A series of circular roads and walkways looped through the park’s rolling terrain. Olmsted’s pastoral design also included the strategic planting of thousands of trees and shrubs, an ample picnic area and a wooden gazebo for musical events. The design’s focal point was a seven-acre lagoon and aquatic garden. By the early 1900s, the park’s lagoon became Milwaukee’s most popular location for ice skating.  Today, people can rent boats and fish in the lagoon.    

Over the years, many features were added to the park including a boathouse, a mile-long horse-racing track, grandstands, stables and a zoo. These are no longer extant. Later additions include basketball and tennis courts, aquatic facilities, playgrounds and other modern amenities.   

An imposing Goethe-Schiller monument was erected in 1908. This monument overlooks the 1938 Art Deco Bandshell, known as the Emil Blatz Temple of Music.  The Blatz Bandshell has featured many famous artists including Louis Armstrong, Duke Ellington, and Jeanette MacDonald. 

In 2007, the Washington Park Urban Ecology Center (UEC) opened a center in the park to serve neighborhood schools with its Neighborhood Environmental Education Project.  UEC is currently building a new facility on the lagoon, expected to open in late 2024.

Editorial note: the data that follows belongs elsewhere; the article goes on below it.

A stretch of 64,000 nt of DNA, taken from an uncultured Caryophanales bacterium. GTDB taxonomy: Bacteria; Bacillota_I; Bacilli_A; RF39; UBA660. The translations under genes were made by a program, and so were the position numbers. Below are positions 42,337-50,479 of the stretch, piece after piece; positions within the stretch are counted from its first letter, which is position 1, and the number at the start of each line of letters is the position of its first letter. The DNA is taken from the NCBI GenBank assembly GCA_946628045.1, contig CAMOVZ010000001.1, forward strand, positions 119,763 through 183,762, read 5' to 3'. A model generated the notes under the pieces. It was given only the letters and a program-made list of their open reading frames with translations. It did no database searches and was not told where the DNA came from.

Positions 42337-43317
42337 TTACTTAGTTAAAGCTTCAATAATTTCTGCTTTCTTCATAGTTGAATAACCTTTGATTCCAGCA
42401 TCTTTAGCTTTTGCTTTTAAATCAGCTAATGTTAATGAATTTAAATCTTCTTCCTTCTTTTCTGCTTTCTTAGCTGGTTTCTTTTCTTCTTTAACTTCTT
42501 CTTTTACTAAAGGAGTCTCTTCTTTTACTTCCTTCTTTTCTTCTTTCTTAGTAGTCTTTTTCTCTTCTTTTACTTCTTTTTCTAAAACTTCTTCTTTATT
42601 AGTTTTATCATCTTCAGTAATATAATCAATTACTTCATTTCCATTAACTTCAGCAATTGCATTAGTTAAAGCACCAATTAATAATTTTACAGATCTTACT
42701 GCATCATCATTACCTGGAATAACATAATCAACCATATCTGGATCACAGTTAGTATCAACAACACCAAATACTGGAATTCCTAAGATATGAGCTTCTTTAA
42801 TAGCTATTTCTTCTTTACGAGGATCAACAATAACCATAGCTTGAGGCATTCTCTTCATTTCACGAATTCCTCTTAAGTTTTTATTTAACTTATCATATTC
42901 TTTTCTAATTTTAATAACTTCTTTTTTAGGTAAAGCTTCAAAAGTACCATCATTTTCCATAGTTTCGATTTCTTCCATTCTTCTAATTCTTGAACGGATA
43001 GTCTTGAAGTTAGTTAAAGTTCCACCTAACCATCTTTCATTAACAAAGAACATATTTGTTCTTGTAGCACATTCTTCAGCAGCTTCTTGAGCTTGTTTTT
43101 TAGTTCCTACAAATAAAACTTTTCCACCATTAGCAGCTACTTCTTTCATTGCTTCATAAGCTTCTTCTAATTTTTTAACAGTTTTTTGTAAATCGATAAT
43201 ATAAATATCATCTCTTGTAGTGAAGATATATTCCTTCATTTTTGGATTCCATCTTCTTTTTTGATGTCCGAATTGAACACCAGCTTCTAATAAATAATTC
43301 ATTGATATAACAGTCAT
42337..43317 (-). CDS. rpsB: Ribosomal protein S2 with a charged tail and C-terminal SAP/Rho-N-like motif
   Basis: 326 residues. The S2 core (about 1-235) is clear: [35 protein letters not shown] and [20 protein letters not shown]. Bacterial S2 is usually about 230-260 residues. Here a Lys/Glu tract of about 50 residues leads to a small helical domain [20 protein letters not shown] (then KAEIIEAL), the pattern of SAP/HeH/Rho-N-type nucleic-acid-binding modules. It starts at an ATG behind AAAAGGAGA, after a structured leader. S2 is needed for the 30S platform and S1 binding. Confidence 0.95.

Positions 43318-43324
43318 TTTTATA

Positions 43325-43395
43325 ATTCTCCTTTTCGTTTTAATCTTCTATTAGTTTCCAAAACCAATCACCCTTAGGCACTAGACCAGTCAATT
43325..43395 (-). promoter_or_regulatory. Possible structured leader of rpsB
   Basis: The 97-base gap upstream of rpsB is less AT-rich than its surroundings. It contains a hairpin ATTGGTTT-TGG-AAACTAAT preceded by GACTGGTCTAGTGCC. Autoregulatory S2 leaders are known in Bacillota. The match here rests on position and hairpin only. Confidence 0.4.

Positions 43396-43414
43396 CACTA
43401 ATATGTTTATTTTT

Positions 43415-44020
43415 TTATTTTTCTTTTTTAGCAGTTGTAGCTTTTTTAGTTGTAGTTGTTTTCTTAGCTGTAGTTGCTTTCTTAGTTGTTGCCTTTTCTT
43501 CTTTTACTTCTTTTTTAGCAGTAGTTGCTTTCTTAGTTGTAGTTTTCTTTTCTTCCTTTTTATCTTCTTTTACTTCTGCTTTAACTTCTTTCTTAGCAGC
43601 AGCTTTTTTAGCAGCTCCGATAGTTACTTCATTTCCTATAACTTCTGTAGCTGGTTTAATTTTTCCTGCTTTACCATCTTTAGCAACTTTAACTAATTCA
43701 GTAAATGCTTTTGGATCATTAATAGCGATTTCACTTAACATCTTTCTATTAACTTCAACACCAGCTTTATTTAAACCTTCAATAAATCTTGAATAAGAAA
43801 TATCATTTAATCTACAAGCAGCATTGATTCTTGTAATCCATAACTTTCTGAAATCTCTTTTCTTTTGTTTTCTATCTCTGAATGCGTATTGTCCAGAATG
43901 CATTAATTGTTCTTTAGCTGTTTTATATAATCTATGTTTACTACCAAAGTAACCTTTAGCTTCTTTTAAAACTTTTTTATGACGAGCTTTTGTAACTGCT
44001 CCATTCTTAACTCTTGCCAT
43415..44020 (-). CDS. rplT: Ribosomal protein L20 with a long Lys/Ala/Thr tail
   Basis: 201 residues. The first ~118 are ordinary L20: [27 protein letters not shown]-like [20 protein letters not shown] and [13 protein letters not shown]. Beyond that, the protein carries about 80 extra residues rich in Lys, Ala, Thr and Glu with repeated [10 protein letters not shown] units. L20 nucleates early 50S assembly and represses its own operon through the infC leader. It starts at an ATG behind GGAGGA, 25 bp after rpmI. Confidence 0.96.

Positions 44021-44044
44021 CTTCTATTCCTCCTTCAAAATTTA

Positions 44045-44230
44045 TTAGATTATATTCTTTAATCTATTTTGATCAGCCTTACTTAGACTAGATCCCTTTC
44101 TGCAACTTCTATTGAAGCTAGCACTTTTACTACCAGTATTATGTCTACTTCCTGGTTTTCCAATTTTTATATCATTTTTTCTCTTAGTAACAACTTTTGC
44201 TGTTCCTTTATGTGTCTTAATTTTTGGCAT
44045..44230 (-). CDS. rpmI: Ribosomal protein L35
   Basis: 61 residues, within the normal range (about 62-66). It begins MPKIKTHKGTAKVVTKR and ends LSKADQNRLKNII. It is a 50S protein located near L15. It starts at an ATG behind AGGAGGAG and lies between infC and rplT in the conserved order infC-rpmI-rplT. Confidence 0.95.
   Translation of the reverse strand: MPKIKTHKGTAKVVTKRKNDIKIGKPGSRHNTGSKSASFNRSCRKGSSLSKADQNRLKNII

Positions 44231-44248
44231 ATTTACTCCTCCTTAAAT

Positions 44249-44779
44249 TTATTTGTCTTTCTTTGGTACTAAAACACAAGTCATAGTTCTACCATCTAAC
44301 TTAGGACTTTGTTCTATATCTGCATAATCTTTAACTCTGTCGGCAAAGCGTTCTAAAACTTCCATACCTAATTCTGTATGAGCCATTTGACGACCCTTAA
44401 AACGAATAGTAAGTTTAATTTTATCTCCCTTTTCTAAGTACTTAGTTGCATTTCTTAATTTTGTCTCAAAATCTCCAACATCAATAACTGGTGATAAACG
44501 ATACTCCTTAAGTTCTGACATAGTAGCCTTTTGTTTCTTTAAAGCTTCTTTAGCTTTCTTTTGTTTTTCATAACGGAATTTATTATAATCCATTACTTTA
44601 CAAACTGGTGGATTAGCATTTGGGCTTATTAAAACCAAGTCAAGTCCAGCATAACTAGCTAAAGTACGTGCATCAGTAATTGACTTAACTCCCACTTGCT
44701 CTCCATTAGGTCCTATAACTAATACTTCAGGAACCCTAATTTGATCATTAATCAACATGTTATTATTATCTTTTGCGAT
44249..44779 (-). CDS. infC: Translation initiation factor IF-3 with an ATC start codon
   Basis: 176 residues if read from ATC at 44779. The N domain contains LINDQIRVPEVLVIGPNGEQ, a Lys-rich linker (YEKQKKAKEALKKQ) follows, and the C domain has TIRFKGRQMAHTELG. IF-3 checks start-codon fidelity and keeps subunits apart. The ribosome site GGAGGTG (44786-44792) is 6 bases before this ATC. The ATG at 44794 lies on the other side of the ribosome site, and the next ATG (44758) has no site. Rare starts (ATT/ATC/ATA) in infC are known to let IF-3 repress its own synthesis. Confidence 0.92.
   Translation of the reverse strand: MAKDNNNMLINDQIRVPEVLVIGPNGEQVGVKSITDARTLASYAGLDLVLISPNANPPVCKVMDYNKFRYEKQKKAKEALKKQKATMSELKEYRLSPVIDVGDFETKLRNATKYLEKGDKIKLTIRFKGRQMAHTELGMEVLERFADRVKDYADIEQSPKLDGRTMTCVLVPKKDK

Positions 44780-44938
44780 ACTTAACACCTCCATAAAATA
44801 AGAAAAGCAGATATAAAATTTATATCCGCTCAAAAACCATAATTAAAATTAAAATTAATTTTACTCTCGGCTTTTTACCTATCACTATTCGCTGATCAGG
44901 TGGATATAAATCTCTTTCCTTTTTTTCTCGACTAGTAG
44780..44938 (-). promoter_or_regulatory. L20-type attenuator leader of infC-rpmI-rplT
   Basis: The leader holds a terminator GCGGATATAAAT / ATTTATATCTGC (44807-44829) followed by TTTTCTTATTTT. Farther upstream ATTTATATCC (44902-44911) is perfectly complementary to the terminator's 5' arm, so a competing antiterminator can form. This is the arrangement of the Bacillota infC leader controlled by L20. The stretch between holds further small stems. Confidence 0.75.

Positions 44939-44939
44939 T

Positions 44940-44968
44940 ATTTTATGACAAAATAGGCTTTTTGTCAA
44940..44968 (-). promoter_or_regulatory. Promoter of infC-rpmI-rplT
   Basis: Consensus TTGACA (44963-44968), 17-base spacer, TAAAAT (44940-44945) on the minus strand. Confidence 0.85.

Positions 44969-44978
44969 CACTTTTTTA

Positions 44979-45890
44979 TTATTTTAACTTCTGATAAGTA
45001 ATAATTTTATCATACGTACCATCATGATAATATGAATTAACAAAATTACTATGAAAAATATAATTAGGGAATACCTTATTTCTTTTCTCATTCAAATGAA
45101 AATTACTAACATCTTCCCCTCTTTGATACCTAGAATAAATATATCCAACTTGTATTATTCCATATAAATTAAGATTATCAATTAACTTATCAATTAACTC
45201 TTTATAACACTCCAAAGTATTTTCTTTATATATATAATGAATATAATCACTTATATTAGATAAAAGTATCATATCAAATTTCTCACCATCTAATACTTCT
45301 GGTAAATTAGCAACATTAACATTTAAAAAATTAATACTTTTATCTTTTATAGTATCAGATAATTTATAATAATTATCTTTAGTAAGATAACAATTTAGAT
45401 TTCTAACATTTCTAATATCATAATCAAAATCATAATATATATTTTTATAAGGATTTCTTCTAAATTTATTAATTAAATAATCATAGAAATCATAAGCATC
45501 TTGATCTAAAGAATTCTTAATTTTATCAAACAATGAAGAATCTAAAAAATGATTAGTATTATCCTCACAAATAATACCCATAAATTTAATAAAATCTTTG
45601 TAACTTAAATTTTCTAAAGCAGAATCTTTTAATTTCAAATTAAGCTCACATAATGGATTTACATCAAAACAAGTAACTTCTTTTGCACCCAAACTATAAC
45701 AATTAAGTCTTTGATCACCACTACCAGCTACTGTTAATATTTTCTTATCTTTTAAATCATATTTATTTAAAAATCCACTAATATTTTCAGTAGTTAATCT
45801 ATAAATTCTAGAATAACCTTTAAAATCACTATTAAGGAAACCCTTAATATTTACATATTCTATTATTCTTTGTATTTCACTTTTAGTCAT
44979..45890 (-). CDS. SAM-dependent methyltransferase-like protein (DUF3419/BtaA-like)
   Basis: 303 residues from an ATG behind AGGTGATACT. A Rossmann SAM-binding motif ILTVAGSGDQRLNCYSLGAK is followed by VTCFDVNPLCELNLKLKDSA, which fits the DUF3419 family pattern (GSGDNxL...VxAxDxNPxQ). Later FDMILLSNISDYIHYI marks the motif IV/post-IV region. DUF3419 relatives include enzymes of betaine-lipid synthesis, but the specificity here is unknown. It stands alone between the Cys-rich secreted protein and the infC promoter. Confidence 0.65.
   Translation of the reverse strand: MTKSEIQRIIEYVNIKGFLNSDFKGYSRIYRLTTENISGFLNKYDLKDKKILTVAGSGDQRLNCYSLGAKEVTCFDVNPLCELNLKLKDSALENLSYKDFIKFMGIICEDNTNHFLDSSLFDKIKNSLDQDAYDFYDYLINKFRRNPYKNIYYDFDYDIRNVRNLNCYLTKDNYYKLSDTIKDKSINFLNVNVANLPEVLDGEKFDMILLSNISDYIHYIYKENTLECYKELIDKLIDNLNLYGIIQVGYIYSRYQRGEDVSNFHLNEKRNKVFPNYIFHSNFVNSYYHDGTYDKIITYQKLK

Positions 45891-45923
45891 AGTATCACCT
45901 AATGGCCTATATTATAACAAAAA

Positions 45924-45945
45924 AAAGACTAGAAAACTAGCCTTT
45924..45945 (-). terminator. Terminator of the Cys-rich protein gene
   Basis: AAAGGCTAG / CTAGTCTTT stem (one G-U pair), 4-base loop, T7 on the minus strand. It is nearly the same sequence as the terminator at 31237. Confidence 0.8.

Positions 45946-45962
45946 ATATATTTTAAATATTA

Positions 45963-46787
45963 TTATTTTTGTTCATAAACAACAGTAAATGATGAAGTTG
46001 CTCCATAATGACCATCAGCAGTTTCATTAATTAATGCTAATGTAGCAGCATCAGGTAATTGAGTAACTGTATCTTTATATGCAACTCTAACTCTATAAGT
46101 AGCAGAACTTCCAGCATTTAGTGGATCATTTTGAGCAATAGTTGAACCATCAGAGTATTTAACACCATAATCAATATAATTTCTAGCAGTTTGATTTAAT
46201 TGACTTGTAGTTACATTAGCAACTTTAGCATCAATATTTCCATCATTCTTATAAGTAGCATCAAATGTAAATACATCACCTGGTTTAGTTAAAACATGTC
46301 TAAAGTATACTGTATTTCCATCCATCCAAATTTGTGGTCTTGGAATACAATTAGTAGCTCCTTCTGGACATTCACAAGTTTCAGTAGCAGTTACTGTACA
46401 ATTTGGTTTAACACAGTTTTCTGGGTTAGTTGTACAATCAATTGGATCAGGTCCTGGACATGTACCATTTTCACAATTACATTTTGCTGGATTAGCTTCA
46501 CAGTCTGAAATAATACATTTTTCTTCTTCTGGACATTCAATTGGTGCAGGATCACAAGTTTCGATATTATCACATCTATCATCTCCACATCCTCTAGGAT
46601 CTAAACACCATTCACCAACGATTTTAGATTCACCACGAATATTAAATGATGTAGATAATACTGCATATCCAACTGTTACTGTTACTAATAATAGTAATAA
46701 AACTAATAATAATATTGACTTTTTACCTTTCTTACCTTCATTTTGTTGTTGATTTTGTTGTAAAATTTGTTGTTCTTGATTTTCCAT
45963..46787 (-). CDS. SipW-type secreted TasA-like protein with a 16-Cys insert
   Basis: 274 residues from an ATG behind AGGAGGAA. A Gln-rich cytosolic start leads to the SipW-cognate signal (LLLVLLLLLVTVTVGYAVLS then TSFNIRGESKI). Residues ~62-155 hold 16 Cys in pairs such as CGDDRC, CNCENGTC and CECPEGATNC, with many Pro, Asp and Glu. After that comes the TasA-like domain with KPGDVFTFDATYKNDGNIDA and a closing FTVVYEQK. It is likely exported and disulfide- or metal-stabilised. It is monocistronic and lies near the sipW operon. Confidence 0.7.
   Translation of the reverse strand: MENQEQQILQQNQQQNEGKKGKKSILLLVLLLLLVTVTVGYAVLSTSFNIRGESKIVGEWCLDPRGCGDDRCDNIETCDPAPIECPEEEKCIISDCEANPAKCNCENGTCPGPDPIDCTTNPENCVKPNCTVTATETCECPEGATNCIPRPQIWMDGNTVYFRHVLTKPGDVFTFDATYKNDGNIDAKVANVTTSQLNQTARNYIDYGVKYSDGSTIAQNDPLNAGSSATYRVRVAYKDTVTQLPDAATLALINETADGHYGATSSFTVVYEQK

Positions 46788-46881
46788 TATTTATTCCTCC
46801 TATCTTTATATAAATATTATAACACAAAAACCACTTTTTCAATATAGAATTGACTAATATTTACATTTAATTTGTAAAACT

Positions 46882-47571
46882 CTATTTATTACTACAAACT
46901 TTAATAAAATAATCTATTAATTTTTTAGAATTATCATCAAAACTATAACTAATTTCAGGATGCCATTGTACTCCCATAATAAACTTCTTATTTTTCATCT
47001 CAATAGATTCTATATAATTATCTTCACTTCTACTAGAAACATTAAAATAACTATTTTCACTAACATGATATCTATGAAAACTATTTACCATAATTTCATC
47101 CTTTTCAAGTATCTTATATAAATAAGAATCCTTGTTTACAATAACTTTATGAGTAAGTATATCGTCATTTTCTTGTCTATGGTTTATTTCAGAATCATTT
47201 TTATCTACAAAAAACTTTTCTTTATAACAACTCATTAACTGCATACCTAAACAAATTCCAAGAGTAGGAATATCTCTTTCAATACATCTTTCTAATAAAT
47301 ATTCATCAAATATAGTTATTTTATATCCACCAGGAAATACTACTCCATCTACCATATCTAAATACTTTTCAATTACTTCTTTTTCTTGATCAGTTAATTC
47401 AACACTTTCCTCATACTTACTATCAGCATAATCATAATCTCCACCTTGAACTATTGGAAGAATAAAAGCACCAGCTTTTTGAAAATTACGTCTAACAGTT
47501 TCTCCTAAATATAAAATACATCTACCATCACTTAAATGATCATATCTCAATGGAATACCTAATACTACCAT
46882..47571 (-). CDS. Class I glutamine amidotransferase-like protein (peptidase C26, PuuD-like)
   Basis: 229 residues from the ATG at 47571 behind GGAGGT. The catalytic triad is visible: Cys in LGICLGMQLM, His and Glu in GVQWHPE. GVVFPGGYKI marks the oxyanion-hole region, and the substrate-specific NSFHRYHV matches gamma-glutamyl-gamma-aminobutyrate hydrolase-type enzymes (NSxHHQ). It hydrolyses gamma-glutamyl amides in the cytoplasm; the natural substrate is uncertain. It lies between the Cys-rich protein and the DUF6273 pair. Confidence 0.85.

Washington Park is a Milwaukee County Historic Landmark (2023).  Efforts are underway to renew and revitalize this great historic park. 


The Olmsted Trail


Explore the many stops along the Olmsted Trail! In Milwaukee, Lake Park is a prime example of Olmsted's philosophy, with its sweeping views of Lake Michigan and serene pathways that invite visitors to unwind amidst natural beauty. Further west, Washington Park beckons with its expansive lawns, wooded areas and picturesque lagoons, providing a tranquil retreat within the city. Journeying north to the Village of Kohler, visitors can encounter river wildlife, a private sanctuary designed in collaboration with the Olmsted brothers, where carefully curated landscapes seamlessly blend with natural surroundings, offering a serene escape for residents and guests alike. Each stop along the Olmsted Trail exemplifies Olmsted's commitment to integrating natural beauty with urban life, creating spaces that nurture both the spirit and the community. Find more parks to explore through the Olmsted Trails map!


Discover Events in the Olmsted Parks